SPLT’s Prairie Vision
The Southern Plains Land Trust (SPLT) was founded in 1998 with the goal of creating a network of prairie wildlife refuges. We’ve been at it ever since. In the last several years, SPLT has dramatically increased our pace of land acquisition because more refuge is needed to ensure the future of the native animals and plants that make the Southern Plains, and southeastern Colorado in particular, a biodiversity hotspot. We draw inspiration from best-selling historian Dan Flores’ vision of an American Serengeti. In his 2016 award-winning book, American Serengeti: The Last Big Animals of the Great Plains, Flores recounts the tremendous wildlife diversity and abundance that once occurred in the Great Plains. The term American Serengeti brings home the idea that North America’s grasslands once hosted teeming and diverse wildlife, on the same level of excitement as what remains in national parks within the African Serengeti. In America, that included countless bison, pronghorn, elk, and wild horses. Chasing them around were scores of grizzly bears, wolves, and coyotes.
Flores explores in riveting detail how this fantastic world was lost during the settlement of the American West in the 1800s and 1900s, which was not so long ago. Flores writes, “What we did to the Great Plains was not some admirable conquest. It was a myopic, chaotic, unthinking destruction, and, I think, immoral.” There’s still time to recover America’s Serengeti and plenty of room for optimism. Flores draws from the region’s rich history to discuss the urgent need to preserve North America’s grasslands and restore native wildlife. His book notes exciting initiatives to create large expanses of preserved areas, including SPLT’s efforts in southeastern Colorado.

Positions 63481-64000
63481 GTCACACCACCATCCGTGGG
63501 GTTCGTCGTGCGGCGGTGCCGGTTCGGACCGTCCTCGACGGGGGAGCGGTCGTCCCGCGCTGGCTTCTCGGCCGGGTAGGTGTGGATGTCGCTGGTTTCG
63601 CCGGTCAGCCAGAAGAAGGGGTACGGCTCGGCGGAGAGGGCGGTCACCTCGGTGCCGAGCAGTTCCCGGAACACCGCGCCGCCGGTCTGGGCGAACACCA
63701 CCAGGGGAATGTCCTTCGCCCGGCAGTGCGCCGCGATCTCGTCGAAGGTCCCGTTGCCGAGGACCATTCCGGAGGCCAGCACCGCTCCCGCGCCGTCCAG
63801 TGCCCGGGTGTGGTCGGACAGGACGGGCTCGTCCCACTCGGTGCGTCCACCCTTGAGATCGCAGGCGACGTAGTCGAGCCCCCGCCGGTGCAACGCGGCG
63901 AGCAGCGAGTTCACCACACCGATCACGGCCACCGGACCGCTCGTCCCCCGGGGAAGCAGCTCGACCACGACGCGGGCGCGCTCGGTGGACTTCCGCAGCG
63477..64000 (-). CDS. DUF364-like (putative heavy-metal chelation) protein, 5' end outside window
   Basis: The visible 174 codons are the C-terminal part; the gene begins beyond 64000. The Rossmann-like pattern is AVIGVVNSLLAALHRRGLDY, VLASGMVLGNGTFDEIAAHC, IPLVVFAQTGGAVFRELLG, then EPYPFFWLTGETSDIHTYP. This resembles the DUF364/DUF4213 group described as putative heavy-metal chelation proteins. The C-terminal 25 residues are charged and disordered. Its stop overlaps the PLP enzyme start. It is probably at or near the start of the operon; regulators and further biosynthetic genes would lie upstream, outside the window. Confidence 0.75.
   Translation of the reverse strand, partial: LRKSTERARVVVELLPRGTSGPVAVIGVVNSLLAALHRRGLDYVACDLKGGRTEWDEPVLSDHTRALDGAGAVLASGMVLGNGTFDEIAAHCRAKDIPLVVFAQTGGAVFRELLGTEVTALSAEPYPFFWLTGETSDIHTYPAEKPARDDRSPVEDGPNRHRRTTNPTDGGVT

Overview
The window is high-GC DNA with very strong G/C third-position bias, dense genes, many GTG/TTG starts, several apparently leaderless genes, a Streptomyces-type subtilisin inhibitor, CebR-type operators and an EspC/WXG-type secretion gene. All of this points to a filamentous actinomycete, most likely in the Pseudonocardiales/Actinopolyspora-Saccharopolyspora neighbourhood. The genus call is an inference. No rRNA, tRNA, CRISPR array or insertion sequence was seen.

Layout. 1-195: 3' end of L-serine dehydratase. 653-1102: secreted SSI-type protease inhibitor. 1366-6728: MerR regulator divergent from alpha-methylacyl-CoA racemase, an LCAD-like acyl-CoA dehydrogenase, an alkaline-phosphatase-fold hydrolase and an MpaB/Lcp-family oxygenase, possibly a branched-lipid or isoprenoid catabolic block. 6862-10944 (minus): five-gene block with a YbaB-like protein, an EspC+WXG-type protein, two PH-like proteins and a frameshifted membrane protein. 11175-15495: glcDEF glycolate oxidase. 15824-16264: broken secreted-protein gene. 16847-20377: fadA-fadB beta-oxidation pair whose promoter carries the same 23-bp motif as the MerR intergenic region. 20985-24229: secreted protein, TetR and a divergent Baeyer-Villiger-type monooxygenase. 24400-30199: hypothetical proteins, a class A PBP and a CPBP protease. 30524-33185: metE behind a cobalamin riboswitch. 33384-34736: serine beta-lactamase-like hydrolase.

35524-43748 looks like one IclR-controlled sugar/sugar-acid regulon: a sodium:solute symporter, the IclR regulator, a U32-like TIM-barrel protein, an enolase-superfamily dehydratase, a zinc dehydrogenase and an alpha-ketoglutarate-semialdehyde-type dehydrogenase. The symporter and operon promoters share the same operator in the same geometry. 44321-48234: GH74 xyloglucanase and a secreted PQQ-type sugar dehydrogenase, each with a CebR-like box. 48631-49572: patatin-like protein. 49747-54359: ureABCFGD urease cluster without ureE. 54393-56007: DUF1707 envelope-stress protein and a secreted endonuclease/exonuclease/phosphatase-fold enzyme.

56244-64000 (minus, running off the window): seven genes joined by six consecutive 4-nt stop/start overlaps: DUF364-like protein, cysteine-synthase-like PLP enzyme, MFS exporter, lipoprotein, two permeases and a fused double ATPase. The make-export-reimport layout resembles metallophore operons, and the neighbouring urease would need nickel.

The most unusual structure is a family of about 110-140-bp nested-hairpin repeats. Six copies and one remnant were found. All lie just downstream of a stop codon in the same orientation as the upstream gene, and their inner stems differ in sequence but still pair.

Just a few months after its founding in 1998, SPLT celebrated the purchase of its first preserve: a 1,280-acre property in Baca County, Colorado, located three miles north of the Comanche National Grassland. We named this property the Fresh Tracks Nature Preserve to acknowledge the welcomed sight of native animal tracks on the land and to signify a new path toward land management on the southern Great Plains, one where wildlife is respected for its intrinsic value. Under our careful protection, this property is now flourishing with native animals and plants. It hosts fertile riparian habitat, botanically rich limestone breaks, and one of the most robust populations of Colorado green gentian (a plant species found only in southeast Colorado) in existence. It is so distinct from neighboring properties that its borders can be detected on satellite photos. Fresh Tracks shows a glimpse of what the shortgrass prairie can be, once again, if we just give native biodiversity the room and time to bounce back. Over the past 20 years, we’ve added five more prairie preserves to our network, all of which provide the highest levels of protection to native wildlife and plants. Our largest is Heartland Ranch Nature Preserve. At nearly 25,000 acres, it is one of the largest wildlife refuges in the region, and it hosts a herd of bison that SPLT reintroduced. There are a total of more than 32,000 acres in our shortgrass prairie preserve network.